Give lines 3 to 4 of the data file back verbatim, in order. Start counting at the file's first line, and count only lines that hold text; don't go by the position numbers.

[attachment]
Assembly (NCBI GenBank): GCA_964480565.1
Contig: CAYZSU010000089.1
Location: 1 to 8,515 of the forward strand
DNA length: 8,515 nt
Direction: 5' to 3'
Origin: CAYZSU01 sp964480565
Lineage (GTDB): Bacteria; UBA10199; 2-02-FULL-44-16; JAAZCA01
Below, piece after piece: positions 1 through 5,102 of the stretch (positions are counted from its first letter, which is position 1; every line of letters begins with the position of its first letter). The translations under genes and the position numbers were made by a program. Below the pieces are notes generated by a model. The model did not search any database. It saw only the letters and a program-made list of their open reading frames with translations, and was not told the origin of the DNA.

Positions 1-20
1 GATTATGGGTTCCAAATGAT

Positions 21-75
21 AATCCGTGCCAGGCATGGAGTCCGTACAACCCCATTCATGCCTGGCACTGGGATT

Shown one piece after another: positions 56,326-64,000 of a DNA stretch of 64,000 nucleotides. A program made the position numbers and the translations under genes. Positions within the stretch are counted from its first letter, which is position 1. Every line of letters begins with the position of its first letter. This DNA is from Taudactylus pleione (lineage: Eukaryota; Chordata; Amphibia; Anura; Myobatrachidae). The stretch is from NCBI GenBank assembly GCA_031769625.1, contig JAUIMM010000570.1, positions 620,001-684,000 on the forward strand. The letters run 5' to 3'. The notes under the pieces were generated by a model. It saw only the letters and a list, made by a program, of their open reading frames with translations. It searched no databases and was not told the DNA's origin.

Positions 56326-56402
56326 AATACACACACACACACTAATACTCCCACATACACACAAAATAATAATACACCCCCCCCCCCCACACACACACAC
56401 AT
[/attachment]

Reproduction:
Location: 1 to 8,515 of the forward strand
DNA length: 8,515 nt